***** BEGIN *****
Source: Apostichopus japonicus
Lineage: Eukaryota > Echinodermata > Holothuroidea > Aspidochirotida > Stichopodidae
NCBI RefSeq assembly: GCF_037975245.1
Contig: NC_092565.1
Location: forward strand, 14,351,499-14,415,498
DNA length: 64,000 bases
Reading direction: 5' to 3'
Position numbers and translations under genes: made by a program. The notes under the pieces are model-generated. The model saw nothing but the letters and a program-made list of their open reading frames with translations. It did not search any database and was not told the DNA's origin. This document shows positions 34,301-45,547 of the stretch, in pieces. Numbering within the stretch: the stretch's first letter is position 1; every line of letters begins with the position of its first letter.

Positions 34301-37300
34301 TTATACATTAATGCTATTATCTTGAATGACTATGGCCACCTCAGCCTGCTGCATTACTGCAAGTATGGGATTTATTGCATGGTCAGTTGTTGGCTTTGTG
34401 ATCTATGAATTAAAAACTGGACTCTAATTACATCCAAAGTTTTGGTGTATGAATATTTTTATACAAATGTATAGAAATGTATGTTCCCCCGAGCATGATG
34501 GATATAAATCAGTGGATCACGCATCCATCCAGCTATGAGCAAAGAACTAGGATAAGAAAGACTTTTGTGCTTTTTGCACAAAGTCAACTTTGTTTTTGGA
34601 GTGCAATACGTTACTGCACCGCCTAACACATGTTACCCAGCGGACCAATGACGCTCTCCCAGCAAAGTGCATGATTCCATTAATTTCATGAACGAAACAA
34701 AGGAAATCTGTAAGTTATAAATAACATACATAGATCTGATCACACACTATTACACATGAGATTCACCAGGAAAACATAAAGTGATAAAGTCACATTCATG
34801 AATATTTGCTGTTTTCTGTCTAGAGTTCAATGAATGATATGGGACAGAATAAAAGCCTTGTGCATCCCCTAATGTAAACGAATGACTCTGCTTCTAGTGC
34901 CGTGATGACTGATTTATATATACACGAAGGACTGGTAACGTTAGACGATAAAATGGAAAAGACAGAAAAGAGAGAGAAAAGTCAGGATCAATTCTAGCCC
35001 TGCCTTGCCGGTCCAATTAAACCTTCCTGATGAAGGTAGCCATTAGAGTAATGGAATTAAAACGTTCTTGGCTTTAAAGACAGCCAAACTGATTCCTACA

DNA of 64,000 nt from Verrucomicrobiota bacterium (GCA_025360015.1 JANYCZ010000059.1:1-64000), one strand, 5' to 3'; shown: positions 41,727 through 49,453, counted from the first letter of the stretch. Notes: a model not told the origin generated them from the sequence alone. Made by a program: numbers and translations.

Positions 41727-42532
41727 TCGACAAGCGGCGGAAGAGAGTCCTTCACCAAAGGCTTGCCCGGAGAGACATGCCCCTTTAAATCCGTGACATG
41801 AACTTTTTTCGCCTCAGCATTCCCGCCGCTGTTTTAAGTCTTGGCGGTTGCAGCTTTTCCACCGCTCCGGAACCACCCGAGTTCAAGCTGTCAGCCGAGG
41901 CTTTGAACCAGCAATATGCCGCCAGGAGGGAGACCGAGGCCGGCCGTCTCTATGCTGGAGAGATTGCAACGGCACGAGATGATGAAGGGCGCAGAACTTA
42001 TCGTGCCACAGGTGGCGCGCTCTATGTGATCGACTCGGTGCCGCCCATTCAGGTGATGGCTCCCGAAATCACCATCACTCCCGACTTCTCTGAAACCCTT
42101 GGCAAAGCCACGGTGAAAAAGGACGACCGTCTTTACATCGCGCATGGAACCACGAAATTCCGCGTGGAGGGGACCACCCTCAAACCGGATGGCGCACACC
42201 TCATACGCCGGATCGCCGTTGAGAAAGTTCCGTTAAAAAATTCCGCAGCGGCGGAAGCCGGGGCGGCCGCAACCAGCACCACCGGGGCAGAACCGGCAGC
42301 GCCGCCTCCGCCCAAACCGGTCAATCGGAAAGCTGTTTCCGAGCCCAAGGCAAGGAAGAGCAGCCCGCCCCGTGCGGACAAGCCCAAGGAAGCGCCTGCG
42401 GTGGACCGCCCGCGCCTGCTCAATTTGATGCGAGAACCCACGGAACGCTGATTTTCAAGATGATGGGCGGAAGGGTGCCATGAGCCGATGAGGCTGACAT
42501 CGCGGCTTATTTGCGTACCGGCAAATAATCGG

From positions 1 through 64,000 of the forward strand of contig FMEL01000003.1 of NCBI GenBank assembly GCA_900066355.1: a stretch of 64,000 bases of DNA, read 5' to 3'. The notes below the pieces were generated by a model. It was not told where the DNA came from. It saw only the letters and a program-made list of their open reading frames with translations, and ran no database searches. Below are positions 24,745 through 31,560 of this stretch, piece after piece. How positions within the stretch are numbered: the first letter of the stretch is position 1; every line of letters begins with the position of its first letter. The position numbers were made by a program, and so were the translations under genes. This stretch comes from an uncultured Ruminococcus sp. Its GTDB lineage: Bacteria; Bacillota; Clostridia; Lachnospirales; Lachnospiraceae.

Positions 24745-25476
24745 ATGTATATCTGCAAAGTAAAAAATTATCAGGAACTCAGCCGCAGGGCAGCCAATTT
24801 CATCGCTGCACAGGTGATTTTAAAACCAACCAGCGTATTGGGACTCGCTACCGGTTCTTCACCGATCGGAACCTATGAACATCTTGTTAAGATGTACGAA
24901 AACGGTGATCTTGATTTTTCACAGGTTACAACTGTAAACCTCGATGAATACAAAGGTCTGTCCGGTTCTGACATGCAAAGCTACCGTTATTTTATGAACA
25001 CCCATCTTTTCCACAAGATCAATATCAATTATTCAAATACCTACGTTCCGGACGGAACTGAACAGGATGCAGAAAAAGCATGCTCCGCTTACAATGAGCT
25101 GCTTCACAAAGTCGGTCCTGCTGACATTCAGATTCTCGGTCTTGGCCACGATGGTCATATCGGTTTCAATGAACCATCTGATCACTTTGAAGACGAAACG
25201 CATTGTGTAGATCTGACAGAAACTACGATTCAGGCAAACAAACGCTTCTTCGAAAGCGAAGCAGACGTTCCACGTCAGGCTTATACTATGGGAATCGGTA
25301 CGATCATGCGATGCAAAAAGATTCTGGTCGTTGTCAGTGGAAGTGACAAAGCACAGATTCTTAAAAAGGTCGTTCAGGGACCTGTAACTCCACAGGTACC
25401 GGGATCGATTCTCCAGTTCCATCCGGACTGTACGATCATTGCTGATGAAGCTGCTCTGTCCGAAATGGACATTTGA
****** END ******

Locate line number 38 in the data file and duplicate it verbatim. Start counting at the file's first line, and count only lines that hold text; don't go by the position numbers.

25401 GGGATCGATTCTCCAGTTCCATCCGGACTGTACGATCATTGCTGATGAAGCTGCTCTGTCCGAAATGGACATTTGA